Molly MacDonell Finlayson – who is responsible for our costumes and props – is part of the Scottish Opera costume team which made the stunning costumes for Falstaff in this year’s Edinburgh International Festival. She has her own company MacFin, making clothes from sustainable fabrics.

Ian Cameron worked with us for two days at the Glenesk Folk Museum as Consultant Director. He is well known for his considerable experience in all theatre forms including the show ‘White’. We were extremely grateful for his sensitive and creative outside eye.

CM: What made you decide to stage the show in this uncertain year?
MM: This July we were developing the piece with support from Creative Scotland – to be ready for any opportunity. That opportunity turned out to be a Fringe run at the Scottish Storytelling Centre, so we took it. Tickets are selling well and we are all discovering how audiences and performers can come together, distanced and masked, to make theatre happen in these strange times.

CM: You had an early career in theatre, but then stepped away from it for quite a while. Tell us about that.
MM: My parents met as actors at the Glasgow Citizens in 1947. I always wanted to be an actor and my dream came true after university. I was with the Bristol Old Vic at the end of the 80s when my father died suddenly. I moved back to Scotland. I found myself in museum work, journalism, television, screenwriting. Then I moved to Glenesk, had a large family and created an arts charity, while being a college drama tutor for adults with learning disabilities. My life is a story about stories and how to communicate them.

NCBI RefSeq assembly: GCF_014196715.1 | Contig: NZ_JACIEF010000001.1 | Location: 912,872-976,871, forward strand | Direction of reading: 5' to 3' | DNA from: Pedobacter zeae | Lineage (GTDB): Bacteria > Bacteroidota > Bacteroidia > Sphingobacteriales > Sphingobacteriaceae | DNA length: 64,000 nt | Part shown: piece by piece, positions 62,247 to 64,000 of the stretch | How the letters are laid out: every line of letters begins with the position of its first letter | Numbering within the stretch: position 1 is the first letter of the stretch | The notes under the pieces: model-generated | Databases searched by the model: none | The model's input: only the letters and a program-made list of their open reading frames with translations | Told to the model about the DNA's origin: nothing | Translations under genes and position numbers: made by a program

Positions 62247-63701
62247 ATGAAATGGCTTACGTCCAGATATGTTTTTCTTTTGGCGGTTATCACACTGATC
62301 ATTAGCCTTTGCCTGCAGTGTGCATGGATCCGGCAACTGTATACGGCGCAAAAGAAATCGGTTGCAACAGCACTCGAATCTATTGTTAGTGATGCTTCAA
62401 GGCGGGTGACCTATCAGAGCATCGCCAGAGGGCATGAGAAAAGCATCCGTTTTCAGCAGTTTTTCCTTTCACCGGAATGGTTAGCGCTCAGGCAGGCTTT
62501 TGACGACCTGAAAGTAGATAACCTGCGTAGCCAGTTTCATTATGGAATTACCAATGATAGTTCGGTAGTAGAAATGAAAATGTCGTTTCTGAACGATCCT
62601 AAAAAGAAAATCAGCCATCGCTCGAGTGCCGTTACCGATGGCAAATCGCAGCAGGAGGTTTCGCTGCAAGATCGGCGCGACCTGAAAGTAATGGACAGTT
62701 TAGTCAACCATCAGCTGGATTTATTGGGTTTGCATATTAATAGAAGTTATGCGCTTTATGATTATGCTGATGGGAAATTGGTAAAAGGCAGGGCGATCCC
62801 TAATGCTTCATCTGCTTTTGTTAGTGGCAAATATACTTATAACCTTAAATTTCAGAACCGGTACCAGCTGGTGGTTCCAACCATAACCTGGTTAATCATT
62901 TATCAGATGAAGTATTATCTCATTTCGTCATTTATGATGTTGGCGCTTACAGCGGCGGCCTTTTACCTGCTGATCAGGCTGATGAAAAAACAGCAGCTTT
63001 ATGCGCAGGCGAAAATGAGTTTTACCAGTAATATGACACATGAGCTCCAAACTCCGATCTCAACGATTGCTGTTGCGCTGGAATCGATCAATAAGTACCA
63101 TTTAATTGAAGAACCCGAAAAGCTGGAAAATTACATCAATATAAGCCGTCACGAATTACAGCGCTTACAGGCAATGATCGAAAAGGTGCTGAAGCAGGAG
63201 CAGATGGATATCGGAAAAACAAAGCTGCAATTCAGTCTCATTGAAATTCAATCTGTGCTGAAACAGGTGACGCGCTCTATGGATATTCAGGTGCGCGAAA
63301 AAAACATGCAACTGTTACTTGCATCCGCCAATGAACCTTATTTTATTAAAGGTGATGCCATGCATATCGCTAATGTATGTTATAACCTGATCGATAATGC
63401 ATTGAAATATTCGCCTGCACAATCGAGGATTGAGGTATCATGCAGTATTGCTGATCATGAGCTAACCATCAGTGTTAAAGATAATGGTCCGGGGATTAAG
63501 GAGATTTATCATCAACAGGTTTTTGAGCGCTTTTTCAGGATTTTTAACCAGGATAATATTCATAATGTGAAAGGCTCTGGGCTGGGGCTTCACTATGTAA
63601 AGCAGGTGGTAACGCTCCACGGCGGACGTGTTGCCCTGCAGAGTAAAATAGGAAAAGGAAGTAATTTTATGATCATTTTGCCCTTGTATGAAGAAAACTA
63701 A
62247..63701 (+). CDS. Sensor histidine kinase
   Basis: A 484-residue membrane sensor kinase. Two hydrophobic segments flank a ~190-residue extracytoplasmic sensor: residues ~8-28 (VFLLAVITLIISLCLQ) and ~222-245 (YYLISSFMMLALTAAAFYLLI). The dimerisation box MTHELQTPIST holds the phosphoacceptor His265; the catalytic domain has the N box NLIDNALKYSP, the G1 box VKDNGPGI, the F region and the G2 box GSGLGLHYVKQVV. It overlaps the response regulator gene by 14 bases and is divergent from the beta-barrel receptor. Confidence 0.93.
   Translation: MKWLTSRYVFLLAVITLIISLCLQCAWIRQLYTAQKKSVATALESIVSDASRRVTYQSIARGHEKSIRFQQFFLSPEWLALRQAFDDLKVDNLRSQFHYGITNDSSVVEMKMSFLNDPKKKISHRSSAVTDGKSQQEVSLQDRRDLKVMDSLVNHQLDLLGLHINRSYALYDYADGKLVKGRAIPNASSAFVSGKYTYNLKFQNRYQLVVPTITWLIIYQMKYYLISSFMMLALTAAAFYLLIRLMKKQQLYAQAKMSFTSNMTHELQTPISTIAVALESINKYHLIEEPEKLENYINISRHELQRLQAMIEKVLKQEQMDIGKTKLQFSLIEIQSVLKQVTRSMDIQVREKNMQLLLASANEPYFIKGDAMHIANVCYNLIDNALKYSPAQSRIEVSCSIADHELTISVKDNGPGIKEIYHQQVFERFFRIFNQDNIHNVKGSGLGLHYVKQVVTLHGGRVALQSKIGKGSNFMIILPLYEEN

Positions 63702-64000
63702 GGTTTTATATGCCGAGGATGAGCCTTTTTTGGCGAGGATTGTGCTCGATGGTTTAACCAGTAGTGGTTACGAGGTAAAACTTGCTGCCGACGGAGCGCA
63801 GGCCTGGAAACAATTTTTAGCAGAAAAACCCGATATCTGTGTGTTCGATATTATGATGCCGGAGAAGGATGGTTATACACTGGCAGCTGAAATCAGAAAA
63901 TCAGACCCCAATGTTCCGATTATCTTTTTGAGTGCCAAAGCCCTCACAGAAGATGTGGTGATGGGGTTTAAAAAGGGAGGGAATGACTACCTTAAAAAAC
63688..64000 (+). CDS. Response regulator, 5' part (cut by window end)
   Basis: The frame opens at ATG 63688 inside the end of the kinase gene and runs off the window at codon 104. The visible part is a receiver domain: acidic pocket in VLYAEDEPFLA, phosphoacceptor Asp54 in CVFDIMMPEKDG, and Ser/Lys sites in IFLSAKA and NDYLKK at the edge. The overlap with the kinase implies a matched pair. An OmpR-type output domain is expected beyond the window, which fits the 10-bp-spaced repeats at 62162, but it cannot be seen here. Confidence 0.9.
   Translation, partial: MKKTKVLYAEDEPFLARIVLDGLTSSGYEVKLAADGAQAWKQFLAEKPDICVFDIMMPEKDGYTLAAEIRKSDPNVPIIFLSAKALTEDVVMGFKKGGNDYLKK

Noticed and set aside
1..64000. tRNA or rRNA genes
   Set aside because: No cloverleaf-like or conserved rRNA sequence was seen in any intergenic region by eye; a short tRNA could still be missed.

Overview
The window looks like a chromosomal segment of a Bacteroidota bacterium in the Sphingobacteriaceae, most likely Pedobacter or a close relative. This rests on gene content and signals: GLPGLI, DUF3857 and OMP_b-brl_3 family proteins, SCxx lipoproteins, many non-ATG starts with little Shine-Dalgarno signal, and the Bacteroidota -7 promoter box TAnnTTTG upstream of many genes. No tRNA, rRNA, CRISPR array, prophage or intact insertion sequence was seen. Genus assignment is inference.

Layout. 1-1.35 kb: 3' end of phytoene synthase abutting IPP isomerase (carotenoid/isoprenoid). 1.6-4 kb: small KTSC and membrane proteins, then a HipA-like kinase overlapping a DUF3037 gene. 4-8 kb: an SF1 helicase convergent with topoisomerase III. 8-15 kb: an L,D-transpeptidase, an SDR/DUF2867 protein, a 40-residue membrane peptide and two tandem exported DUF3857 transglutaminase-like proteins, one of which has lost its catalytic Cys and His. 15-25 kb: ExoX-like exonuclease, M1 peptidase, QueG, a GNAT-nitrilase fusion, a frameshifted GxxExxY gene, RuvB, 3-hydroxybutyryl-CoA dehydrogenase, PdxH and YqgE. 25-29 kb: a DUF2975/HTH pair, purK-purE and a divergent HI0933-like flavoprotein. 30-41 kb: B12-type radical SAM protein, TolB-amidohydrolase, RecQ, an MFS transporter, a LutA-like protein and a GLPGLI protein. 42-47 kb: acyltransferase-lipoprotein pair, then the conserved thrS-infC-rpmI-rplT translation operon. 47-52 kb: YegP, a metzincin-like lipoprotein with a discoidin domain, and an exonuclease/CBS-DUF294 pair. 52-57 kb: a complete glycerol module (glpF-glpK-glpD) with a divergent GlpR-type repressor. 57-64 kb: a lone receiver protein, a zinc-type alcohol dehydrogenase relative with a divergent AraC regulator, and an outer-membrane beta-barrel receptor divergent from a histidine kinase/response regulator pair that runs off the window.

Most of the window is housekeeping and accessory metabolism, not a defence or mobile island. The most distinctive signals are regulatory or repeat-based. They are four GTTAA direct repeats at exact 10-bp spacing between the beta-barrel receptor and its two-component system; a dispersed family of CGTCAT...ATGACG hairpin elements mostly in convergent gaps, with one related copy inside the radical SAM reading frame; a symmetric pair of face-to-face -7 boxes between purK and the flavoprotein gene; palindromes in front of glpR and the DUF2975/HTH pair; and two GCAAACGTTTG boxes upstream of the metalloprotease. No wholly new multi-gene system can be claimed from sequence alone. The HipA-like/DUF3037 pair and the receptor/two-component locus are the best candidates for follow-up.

CM: What made you decide to return to live performance? Is it good to be back?
MM: In 2014 I was sitting with my family in onstage seats for the first of the three ‘James’ plays by Rona Munro. Suddenly I had a great urge to just get up there and join in the scene. It was quite alarming really. It simply felt like the place I needed to be. Yes, it is good to feel performance muscles and memories stirring. It’s rejuvenating.

CM: What aims and ambitions do you have for the future, for this play, and in general?
MM: We are hoping in September to have some performances in the north to help North East Arts Touring build audiences again. From 25-26 Sep we have four shows at Swallow Theatre for the Wigtown Book Festival. We would like to take the play all over Scotland and the UK, to a wide range of venues from theatres to museums. In the longer term we have to take it to Canada! In general, I want to continue performing as much as possible – in film, TV, theatre, storytelling – in other people’s work as much as mine.

CM: What’s coming up next for you after this?
MM: Immediately comes ‘Cottongrass’ with Harriet Grindley and musician Kai Dudley, commissioned by Scottish International Storytelling Festival 2021. Next spring Harriet and I are reviving our family show ‘Dagba’s Forest Tales’ and I have recently been developing ‘The Not So Ugly Duckling’ as writer and performer with Jo Clifford. With Mike Healey I am writing a radio play ‘Tea With Tutankhamun’, based on an extraordinary true experience of mine. I am very lucky. I always wanted to be a child actor. Hopefully, there is still time for that too.

‘Miss Lindsay’s Secret’ is on at the Scottish Storytelling Centre until 30 Aug. Click here for more information and to book tickets.

LINKS: www.scottishstorytellingcentre.com | www.mariamacdonell.com

Photo: Andy Catlin